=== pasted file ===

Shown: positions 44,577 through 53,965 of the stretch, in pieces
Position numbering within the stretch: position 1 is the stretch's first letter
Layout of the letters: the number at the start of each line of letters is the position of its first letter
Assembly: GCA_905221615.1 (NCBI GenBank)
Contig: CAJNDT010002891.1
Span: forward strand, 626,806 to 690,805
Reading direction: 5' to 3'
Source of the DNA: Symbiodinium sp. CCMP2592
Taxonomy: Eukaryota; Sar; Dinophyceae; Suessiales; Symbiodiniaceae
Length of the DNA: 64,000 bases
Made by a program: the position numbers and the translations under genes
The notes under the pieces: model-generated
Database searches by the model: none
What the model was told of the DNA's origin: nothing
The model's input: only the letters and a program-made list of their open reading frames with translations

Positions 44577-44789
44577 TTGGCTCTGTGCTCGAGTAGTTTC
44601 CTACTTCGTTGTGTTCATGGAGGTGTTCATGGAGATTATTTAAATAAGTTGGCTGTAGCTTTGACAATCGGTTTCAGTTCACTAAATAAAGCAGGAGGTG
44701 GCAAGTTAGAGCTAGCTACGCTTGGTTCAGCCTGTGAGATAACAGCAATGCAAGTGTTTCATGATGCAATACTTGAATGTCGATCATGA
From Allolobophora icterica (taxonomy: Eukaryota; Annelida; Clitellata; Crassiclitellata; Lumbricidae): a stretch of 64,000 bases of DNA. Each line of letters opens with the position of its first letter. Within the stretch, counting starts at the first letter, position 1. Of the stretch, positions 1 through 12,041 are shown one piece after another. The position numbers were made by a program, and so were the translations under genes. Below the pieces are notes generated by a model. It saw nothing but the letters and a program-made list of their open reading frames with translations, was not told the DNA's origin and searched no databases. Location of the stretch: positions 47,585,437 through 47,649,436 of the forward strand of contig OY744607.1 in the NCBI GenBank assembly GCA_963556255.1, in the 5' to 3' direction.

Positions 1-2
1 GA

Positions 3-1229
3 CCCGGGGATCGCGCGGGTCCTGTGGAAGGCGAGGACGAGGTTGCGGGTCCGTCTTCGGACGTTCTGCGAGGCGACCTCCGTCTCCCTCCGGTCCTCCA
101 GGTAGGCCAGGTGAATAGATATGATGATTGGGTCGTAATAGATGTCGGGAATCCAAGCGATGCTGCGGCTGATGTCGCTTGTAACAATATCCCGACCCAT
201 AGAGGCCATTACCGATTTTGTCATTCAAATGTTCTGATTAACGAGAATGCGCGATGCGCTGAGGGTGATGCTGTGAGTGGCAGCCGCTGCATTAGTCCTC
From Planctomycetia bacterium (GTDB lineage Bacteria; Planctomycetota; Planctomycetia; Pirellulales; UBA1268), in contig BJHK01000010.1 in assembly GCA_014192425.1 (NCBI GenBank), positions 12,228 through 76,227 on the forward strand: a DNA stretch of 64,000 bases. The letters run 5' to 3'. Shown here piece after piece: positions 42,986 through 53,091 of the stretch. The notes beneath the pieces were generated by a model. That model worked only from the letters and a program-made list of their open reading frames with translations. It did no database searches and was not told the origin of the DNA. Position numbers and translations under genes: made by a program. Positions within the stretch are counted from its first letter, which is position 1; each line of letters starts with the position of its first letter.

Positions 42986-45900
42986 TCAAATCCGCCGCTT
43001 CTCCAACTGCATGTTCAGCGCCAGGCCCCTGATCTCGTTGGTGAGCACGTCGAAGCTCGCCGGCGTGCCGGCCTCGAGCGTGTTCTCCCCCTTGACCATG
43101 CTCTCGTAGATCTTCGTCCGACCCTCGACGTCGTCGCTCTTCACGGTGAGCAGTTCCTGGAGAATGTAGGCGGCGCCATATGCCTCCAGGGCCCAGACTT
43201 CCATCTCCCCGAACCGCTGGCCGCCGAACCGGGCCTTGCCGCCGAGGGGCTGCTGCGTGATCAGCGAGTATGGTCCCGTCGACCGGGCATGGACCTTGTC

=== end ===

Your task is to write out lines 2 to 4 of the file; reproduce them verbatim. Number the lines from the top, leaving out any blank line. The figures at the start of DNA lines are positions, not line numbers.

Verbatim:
Position numbering within the stretch: position 1 is the stretch's first letter
Layout of the letters: the number at the start of each line of letters is the position of its first letter
Assembly: GCA_905221615.1 (NCBI GenBank)